Budget 2017: What’s Good & What’s Not So Great?

 

If you rated the Budget only on the basis of market euphoria, then it was quite easy to conclude that this is perhaps the best Budget in recent times. But the question is whether this euphoria is really sustainable for the longer term? How credible is the fiscal consolidation roadmap that the Government has charted out?

The Finance Minister, Arun Jaitey, presenting his fourth Budget on the floor of the Parliament, raised the 2017-2018 fiscal deficit target to 3.2% of the GDP. The number is pretty much in sync with market expectation and in fact the bond markets have already factored in this much deficit. What’s particularly striking though is the fact that the quality of deficit has shown some improvement.

The plan is to ramp up spending in rural areas, overall infrastructure layout and mitigating poverty. The fiscal deficit target is set to cover this kind of spending initiative. The lower tax rate is a positive element that most would be happy about. In an effort to widen the tax net, the rate of income tax has been reduced to 5% on income between Rs 2.5-5 lakh from the current 10%. This cut is expected to boost spending to the desired level that the Government intends to take it up to.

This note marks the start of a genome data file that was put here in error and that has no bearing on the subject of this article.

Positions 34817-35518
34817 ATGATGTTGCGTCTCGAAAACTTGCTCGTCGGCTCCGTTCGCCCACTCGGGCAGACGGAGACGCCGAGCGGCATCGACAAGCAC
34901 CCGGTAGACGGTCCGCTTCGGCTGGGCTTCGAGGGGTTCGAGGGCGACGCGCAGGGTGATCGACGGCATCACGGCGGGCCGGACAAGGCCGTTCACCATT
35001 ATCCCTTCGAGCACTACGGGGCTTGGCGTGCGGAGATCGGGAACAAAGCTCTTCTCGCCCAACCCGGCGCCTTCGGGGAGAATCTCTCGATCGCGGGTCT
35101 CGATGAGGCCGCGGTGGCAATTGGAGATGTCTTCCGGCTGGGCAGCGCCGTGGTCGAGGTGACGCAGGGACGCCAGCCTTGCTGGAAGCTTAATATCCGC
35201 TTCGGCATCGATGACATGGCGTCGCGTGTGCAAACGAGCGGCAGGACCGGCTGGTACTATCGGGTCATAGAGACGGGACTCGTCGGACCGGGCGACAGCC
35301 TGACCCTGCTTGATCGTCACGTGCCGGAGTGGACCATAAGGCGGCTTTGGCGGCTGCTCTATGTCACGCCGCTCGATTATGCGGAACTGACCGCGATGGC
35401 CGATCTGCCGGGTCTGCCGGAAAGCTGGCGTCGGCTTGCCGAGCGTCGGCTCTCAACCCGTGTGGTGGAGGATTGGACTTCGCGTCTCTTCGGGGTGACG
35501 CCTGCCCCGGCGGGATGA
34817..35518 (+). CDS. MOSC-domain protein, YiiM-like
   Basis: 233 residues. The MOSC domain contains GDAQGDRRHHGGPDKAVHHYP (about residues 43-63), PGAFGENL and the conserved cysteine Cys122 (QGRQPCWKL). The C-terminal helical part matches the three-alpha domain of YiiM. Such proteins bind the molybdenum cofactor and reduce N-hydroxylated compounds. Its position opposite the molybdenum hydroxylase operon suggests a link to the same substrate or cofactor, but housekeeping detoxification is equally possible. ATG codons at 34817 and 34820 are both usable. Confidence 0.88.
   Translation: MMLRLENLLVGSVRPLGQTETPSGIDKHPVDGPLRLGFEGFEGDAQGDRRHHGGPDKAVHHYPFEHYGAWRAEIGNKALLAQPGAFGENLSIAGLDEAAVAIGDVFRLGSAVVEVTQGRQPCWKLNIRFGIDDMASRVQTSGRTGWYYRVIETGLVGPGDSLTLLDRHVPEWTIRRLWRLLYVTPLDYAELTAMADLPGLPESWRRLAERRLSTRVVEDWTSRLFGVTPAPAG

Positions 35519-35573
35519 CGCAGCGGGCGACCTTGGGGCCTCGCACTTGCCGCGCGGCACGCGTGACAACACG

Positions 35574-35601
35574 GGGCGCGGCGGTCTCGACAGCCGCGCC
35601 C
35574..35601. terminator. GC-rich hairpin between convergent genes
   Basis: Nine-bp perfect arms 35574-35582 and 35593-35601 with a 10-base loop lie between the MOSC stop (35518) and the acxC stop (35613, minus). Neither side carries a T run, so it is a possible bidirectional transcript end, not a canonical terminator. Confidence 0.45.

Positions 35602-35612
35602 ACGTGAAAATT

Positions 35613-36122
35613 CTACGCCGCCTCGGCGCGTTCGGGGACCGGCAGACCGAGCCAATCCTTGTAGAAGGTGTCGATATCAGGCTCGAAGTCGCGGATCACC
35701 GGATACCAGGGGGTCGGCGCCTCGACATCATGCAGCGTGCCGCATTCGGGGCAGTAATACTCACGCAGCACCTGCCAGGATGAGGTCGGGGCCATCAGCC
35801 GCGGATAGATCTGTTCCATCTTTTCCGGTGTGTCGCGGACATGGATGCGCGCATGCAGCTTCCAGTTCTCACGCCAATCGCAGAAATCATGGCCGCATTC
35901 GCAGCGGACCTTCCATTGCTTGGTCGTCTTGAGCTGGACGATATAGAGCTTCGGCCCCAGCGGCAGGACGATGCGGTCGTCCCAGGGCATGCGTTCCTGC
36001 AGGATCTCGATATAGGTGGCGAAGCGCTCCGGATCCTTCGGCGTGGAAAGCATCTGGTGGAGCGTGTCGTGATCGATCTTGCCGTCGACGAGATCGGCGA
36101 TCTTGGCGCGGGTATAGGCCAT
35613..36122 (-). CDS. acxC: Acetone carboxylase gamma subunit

Affordable housing is a major monitorable and a primary prerogative for the Government.

A boost to it is surely great news but perhaps a bigger focus on the entire housing sector would have created a better impact. The prospect of an interest rate cut can be another major booster.

That apart a cap on the cash donation is set to bring about a certain amount of transparency to the entire political donation scenario. But one aspect that’s been trouble is the potential for new job creation. That surely required a larger focus and better spelling out of opportunities.

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